The road into town is a potholed track, passing villages of log cabins and fallow fields that speak to the poverty that has gripped this part of central Russia for as long as anyone can remember.
But on a lane where geese waddle through muddy puddles, a brick building holds crate upon crate of this region’s one precious harvestable commodity: human hair, much of it naturally blond.
For the global beauty industry, this is golden treasure.
“Nobody else has this, nobody in the world,” said Aleksei N. Kuznetsov, the building’s owner. “Russian hair is the best in the world.”
Buyers of human hair, most of them small-scale Russian and Ukrainian itinerant operators who sell to hair processors like Mr. Kuznetsov, flock to poor regions like this. Cash in hand, they pay small sums for a head’s worth of tresses sheared from women who often have few economic alternatives.
Long sought for wigs and toupees, human hair is now in particularly high demand for hair extension procedures in more affluent countries. Dark hair from India and China is more plentiful, but blond and other light shades are valued for their relative scarcity and because they are easier to dye to match almost any woman’s natural color.
The largest market is the United States, where tens of thousands of beauty salons offer hair extensions. African-American women have long worn hair extensions, but the trend among women with lighter hair has been popularized by celebrity endorsements from the likes of Jessica Simpson and Paris Hilton.
Great Lengths, an Italian company and major supplier to the United States, has estimated the American retail market for hair extensions at $250 million annually, or about 3 percent of the entire hair care products market. The average price for extensions is $439, according to a 2009 survey by American Salon Magazine, although the procedure can cost several thousand dollars at elite salons.
The extension business is also growing in Europe. An estimated 20 percent of Russian hair is used domestically, by the well coiffed of Moscow and St. Petersburg.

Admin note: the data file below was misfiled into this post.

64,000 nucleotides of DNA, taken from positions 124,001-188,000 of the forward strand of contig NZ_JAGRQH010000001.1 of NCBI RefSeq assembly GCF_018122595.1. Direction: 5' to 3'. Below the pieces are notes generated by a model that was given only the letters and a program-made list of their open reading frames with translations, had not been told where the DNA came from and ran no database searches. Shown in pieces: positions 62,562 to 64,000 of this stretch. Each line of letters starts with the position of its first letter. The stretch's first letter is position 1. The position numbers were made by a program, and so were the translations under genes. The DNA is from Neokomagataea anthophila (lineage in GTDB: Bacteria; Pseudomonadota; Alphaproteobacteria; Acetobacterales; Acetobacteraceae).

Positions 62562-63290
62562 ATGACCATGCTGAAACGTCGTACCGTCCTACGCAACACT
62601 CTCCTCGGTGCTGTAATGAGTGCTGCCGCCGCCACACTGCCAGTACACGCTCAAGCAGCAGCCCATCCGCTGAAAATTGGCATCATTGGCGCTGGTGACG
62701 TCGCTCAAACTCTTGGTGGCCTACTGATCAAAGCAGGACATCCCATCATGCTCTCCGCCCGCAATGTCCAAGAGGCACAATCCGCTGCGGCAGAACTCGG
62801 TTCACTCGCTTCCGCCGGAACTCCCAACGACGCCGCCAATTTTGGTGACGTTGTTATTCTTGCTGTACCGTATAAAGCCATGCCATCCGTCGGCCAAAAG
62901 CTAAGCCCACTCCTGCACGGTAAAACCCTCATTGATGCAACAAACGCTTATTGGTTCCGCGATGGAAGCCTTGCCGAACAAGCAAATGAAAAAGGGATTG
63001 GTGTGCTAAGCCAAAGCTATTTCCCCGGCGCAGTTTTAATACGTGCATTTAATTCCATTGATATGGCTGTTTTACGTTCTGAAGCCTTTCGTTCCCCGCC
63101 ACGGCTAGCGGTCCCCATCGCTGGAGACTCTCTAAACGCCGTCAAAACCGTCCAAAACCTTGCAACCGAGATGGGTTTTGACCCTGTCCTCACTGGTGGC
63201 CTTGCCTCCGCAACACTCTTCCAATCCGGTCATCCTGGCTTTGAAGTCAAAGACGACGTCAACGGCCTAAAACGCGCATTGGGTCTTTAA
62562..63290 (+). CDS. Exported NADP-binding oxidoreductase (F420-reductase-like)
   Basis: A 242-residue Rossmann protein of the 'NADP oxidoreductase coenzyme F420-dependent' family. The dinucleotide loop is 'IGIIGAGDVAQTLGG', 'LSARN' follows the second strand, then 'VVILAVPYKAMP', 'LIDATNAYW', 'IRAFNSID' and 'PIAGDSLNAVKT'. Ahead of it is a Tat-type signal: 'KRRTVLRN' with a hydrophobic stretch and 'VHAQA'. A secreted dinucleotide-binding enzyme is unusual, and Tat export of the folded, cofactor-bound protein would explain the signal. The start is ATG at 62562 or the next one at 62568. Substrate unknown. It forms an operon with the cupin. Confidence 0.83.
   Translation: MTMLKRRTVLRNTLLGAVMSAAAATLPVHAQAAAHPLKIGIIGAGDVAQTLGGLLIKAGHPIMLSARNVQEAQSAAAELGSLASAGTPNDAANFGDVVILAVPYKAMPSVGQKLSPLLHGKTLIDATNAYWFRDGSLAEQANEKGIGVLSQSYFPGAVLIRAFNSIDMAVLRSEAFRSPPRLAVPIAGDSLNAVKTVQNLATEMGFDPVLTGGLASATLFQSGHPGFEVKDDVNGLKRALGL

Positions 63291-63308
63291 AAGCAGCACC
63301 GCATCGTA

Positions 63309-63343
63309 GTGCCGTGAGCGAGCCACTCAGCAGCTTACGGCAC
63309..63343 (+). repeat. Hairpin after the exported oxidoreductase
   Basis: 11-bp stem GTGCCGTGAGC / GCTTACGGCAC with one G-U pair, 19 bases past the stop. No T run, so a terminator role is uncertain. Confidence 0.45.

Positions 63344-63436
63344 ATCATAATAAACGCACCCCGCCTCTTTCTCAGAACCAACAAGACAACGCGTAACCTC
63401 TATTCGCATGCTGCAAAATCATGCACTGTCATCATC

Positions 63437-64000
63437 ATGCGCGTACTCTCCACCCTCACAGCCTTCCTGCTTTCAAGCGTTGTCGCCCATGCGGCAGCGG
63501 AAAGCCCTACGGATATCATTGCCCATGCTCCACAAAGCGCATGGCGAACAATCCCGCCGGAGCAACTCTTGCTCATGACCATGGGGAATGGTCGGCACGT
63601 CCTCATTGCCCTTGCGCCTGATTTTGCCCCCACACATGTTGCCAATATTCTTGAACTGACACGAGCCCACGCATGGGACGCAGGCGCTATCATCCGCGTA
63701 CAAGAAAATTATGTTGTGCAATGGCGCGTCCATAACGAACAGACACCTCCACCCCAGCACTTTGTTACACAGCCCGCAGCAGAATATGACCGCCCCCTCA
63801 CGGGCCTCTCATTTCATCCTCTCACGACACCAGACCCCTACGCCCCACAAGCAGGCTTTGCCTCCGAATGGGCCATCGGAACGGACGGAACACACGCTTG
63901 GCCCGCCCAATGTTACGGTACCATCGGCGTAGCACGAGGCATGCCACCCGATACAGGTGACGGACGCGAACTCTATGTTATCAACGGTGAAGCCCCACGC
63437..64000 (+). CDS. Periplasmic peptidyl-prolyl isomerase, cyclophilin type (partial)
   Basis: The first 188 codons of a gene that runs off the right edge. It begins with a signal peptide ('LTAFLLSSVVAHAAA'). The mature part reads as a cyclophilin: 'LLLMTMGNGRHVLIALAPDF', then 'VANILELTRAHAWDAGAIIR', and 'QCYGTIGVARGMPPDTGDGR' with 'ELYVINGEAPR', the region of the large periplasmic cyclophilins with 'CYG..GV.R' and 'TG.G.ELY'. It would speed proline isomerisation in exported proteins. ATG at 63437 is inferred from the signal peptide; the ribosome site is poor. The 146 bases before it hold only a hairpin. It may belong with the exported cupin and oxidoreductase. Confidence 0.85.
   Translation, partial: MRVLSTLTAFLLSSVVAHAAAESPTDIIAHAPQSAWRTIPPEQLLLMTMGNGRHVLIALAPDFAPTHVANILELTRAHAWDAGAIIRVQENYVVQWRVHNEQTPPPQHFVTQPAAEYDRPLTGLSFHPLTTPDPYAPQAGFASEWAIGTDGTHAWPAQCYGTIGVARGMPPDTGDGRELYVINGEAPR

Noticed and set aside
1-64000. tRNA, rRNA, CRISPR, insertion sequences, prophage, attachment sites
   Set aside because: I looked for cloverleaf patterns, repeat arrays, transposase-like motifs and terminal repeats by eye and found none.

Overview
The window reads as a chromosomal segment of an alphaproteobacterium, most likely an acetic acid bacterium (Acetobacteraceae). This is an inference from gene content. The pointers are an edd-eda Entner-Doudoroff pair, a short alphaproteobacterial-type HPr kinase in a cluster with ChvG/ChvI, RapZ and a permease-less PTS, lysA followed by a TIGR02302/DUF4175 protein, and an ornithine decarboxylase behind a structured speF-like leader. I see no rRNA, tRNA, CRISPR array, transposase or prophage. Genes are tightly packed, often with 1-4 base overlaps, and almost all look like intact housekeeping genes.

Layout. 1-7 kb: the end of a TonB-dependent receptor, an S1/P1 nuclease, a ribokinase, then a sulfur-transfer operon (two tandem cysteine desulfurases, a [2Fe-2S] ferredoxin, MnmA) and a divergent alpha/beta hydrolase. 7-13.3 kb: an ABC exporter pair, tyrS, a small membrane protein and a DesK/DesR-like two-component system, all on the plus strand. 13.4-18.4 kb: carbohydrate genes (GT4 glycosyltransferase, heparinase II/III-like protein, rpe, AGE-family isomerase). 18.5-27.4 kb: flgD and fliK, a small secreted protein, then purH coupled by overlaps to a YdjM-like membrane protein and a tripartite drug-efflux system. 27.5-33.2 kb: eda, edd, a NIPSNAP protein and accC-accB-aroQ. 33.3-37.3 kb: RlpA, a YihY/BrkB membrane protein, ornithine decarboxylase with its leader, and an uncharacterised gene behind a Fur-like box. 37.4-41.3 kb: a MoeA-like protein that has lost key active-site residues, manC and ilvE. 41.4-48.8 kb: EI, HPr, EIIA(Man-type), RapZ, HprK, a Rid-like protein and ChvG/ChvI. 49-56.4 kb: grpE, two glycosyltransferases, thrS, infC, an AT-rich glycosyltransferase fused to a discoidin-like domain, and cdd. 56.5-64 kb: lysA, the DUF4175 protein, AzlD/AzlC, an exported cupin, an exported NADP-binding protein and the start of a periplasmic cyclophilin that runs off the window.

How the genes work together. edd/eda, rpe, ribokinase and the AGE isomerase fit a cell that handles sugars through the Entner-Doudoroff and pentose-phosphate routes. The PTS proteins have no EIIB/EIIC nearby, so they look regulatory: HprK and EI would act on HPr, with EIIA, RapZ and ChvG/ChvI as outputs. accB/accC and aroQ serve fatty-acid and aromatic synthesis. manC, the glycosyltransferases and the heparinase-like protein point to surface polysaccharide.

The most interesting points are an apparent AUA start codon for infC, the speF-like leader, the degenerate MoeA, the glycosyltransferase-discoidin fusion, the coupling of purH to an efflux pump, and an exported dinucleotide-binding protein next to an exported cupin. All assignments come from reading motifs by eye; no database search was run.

The blond harvest is not necessarily new, having followed an economic development path in recent decades, moving from Western Europe in the 1960s and ’70s, through Poland in the ’80s and to Ukraine and Russia after the breakup of the Soviet Union in 1991. But as more of the world’s light-haired woman have climbed the economic ladder, the search for poor blondes willing to part with their locks has become ever more difficult.
“It’s not hard to understand why people in Ukraine sell their hair a hundred times more often than people in Sweden,” David Elman, a co-owner of Raw Virgin Hair Company, an importer based in Kiev, Ukraine, said in a telephone interview. “They are not doing it for fun. Usually, only people who have temporary financial difficulties in depressed regions sell their hair.”
Here in Mosalsk, a 16-inch braid, the shortest length a buyer will consider, fetches about $50.
Natalya N. Vinokurova, 26, grew up nearby in Yukhnov, a town where half the homes lack indoor plumbing and the average monthly wage is about $300. What little cash-crop agriculture there once was collapsed with the Soviet Union.
But Ms. Vinokurova cultivated something with market value: strawberry blond hair that hung to her waist before she sold it.
“I wore it in a braid, a ponytail, different ways,” she said. “But I got sick of it, and all the other girls have short hair, so I cut it,” and then sold it, she said with a shrug. She now wears a bob and has no immediate plans to grow it to a marketable length, which she said would take years.